Yes, some propositions are true and some are false. Moore does not answer the skeptic and does not claim to. He puts the skeptic on the back foot, however, by using performative utterances (here is the hand) rather than abstract modalities (this table might be an hallucination). Here we are, in this place, having this conversation and here is one hand - or, if we are not, then we cannot begin even to argue about skepticism or its contradictory.
  • Cuthbert
    1.1k
    Yes. you're right, he does. I meant to go exploring the reasons one might have for choosing a performative utterance rather than a mere statement or proposition in tackling scepticism. But my points don't work as a gloss on Moore and probably not on W either. I think Moore is concerned to establish that we can know things without proving them and I was straying. Hope I'm not distracting from the main topic; really useful commentary, Sam, thank you.
  • Sam26
    2.6k
    I think it's important to understand Moore papers (Proof of an External World, 1939; and A Defense of Common Sense, 1925) in relation to Wittgenstein, so it's not a distraction at all.
  • Cuthbert
    1.1k
    Statements which cannot coherently be doubted in one world view can come to be doubted in another. There is no absolute 'beyond doubt' set of statements. For example, 'the earth does not move' is beyond doubt in a world view that holds terra to be firma, fixedness being part of the very concept of solid God-given earth. It makes no more sense to say the earth can move as to say that the number five is green. I'm thinking of Kuhn. Of course it's a barn and you can tell it's a barn just because it looks like a barn in the place where you'd expect to find a barn - until we enter fake barn country. And so skepticism oozes back.
  • Sam26
    2.6k
    Statements which cannot coherently be doubted in one world view can come to be doubted in another. There is no absolute 'beyond doubt' set of statements.Cuthbert

    What about the statement "I cannot doubt my existence," doubting my existence shows my existence. This statement cannot be coherently doubted in any world view. Can I doubt that my words are not changing of their own accord? Can I doubt, in any world view, that objects disappear when I'm not looking at them?

    The first example I gave cannot be doubted in any world view, nor can it be doubted in any possible universe in which there are rational humans. Thus it's necessarily the case that if there are rational humans, then they cannot coherently doubt their existence. The second example doesn't seem to be logically possible either, viz., that words could change of their own accord.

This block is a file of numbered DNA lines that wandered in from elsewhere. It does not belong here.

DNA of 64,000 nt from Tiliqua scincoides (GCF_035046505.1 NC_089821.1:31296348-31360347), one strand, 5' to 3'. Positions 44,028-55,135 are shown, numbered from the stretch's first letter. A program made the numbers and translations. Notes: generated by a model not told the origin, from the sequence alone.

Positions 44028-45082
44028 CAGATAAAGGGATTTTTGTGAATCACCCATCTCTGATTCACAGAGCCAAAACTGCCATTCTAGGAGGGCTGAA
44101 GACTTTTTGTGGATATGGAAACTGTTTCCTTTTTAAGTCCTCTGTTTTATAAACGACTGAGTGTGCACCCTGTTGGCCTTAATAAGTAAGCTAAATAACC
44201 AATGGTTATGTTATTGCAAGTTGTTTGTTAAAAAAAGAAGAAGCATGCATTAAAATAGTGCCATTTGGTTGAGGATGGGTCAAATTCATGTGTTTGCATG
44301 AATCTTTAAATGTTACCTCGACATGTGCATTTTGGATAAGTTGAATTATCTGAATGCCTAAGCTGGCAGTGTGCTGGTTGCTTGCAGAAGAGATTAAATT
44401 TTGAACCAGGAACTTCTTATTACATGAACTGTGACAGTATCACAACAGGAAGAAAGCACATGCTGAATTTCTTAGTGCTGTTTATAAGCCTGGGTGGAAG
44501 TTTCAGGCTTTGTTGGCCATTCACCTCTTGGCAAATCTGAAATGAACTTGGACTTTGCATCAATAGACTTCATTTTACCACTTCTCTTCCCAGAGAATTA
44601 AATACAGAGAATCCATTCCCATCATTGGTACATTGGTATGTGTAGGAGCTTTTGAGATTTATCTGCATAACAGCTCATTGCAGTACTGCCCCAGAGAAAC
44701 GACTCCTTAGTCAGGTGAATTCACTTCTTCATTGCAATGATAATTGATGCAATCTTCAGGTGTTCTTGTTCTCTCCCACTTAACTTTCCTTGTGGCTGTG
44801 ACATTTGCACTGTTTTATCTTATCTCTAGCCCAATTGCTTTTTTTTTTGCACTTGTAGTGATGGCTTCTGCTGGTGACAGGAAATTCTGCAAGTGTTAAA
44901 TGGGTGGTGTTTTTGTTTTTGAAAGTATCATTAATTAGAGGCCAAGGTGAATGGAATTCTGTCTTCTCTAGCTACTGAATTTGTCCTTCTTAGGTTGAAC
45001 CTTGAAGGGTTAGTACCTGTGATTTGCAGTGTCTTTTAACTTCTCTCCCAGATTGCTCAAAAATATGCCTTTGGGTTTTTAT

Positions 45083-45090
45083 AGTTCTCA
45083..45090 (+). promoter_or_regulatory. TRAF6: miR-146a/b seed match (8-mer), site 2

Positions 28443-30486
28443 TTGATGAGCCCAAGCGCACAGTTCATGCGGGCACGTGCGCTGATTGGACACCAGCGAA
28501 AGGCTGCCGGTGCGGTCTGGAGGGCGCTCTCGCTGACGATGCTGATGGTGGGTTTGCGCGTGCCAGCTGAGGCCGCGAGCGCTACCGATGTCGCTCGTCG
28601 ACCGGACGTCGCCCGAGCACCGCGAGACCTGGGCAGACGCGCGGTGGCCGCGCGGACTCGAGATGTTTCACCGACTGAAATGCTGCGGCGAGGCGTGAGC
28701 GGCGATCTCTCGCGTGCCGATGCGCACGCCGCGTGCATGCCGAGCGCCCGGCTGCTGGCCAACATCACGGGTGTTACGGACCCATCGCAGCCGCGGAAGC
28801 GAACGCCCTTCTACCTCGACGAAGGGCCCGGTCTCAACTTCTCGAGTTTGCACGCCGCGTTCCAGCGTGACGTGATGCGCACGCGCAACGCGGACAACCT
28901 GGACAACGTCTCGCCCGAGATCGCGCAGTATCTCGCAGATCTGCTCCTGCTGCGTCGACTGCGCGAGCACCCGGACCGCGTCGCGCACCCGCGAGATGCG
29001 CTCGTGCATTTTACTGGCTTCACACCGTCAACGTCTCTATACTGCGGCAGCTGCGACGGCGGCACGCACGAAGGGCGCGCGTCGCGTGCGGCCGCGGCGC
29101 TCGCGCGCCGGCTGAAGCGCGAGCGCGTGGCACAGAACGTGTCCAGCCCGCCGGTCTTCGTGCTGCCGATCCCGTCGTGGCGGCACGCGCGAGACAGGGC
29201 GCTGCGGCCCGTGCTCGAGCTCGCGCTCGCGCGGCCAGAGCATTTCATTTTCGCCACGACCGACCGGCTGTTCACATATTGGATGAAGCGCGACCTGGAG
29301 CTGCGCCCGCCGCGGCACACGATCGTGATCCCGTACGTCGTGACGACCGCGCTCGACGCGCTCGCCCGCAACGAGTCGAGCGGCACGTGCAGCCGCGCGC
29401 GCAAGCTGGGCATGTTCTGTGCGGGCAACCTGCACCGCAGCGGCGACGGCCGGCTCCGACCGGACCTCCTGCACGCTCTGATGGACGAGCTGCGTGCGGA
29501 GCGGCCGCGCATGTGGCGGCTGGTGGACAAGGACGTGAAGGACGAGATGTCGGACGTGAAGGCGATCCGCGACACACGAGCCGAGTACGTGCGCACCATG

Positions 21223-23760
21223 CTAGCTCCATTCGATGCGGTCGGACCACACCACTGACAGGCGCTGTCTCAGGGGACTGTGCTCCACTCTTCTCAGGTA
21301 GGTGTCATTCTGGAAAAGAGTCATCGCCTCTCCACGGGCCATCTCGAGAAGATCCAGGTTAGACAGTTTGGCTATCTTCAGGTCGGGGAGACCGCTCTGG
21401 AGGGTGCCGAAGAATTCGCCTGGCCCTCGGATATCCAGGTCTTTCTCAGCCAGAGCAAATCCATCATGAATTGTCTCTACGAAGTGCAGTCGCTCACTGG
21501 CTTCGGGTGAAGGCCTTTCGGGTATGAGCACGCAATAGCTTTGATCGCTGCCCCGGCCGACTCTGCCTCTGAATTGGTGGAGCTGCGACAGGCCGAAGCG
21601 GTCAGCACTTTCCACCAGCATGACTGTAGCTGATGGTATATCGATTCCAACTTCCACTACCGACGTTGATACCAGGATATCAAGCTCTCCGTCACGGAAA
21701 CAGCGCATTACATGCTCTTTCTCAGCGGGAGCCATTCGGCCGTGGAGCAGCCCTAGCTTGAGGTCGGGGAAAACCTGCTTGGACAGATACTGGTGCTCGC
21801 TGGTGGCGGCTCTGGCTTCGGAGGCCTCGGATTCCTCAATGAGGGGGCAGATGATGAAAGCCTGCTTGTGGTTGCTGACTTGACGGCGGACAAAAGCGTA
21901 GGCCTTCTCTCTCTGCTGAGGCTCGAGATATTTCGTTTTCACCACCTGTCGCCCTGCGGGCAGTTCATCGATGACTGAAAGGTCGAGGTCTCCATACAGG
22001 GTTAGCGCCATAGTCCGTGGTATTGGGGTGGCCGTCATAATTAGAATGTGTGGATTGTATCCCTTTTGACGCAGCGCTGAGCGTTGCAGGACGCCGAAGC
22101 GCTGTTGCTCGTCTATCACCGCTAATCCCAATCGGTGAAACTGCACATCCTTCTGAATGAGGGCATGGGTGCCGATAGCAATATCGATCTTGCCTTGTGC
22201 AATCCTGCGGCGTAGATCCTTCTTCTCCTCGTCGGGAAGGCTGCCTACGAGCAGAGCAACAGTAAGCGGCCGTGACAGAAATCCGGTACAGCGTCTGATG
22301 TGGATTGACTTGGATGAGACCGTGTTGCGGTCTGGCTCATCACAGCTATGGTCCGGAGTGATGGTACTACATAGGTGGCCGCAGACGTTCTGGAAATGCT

In the third example, it's certainly logically and metaphysically possible that objects could disappear when I'm not looking at them, so this would be an example of a statement that would fit into your set of parameters. Now this depends not only on a changing world view, but it also depends on the laws of physics within a particular universe.

    There are beliefs and/or statements that cannot be doubted in any possible universe where there are rational humans.
  • Cuthbert
    1.1k
    I see that. Now, when we ask ourselves - 'What are those undoubtable statements - specifically?' - and we find that one by one we can reject plausible candidates in particular imaginable circumstances - then we have just embarked on Descartes' project. Shortly we end up with Descartes' rather too short list of one undoubtable statement, or we open ourselves to having to defend the undoutableness of statements such as 'There are physical objects' or 'Here is a hand'. And one good way of defending the undoubtableness of these statements is to show, for example, that we know we have hands even though we cannot prove it and so any doubts can be allayed, as Moore did. But I think W is inviting us to put the Cartesian project out of our minds altogether, because he holds that such a project is fundamentally incoherent and that there is no such thing as 'entertaining doubts' in such cases and therefore no such thing as 'knowing' either.
  • Sam26
    2.6k
    ...we have just embarked on Descartes' projectCuthbert

    There is very little to compare between Wittgenstein and Descartes. Wittgenstein's ability to do philosophy compared to Descartes is like comparing a high school runner to an Olympic athlete. Moreover, Wittgenstein looks at doubt from the view of what can be known, which is the correct place to start.

    And one good way of defending the undoubtableness of these statements is to show, for example, that we know we have handsCuthbert

    The whole point of Wittgenstein's criticism of Moore is that we can't know we have hands, especially in the context of Moore's proposal.

    But I think W is inviting us to put the Cartesian project out of our minds altogether, because he holds that such a project is fundamentally incoherent and that there is no such thing as 'entertaining doubts' in such cases and therefore no such thing as 'knowing' either.Cuthbert